I do not think she did my fave cut though, "I'm Gonna Take Care of Your Dog (Show him where he can bury his bone)."

curmudgeon, Sunday, 16 September 2007 12:29 (eleven years ago) Permalink

My two sons were on stage with Buckwheat Zydeco last week.
Sorry, had to tell someone.

Jazzbo, Sunday, 16 September 2007 12:49 (eleven years ago) Permalink

That's cool (I once sneared at Buckwheat and Dimension 5 (Haikunym Cibula) rightly took me to task for my snobbery. Buckwheat has a zydeco kids cd, right. Plus I think he used to play in funk and soul bands in the 70s.

curmudgeon, Sunday, 16 September 2007 23:20 (eleven years ago) Permalink

I was a Zydeco skeptic until I saw Beau Jocque perform at the Mid City Lanes Rock 'n Bowl back in the early '90s. He was a pretty intense performer, which I guess you have to be if you want to be heard above the sound of balls smashing into bowling pins.

James Redd and the Blecchs, Monday, 17 September 2007 01:37 (eleven years ago) Permalink

Beau's bass player, Chuck Bush, was on guitar with Rosie Ledet at the zydeco dance the other night. He added more fuzztone than you usually hear from a zydeco axe-slinger.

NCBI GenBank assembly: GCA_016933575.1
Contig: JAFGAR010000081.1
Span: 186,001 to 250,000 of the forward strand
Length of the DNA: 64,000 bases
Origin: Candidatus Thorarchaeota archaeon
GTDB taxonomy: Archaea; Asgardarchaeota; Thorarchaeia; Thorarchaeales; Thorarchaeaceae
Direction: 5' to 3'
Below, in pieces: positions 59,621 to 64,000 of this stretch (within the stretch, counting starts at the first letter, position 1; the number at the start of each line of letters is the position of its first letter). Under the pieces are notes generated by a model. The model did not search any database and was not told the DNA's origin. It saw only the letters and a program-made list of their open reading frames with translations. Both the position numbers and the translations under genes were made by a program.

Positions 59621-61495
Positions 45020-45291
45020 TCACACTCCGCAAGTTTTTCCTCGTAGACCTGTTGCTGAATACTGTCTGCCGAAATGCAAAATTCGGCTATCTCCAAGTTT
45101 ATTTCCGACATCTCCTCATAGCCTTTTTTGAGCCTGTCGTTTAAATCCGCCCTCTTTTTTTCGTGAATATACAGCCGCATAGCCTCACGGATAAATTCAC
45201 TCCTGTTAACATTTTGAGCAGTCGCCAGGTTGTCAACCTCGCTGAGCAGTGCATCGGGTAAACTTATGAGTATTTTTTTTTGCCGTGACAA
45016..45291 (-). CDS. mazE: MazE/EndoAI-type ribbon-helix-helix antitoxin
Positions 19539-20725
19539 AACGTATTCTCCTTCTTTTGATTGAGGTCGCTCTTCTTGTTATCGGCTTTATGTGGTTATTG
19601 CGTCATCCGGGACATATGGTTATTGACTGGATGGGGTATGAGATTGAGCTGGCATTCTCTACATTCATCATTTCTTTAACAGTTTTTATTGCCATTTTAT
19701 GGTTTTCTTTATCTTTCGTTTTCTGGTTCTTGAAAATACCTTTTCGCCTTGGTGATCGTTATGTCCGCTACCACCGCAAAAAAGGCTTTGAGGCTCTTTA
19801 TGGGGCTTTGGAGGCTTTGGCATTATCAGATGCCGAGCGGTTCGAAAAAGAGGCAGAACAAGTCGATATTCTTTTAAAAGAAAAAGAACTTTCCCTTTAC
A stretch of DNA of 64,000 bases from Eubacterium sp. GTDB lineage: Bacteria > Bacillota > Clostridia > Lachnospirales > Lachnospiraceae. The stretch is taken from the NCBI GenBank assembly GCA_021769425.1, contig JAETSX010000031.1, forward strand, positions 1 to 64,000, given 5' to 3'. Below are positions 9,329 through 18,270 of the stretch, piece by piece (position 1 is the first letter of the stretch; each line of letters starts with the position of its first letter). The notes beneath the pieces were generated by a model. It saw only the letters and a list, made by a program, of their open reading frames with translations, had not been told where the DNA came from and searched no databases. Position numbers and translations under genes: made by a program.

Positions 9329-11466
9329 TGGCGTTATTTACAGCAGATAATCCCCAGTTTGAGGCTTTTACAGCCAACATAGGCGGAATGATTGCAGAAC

curmudgeon, Monday, 17 September 2007 04:48 (eleven years ago) Permalink

one month passes...

Saw Rosie Ledet last month, and Leroy Thomas & the Zydeco Roadrunners last night (I think they're playing in Providence tonight and New York City Sunday night). Need to blurb more about this. Plus I've been reading about various festivals and stuff.

curmudgeon, Saturday, 27 October 2007 17:02 (eleven years ago) Permalink

Nice funky bottom from Leroy Thomas' rhythm section. Plus covers of Ray Charles, Hank Williams and the Everly Brothers. He does some of the same songs that Geno Delafose does. Like Geno he takes a traditional approach--that means he can get '70s style funky but no hiphop influence like some of the younger guys. Zydeco couples dancing when done right is so cool. But I don't have the time to practice.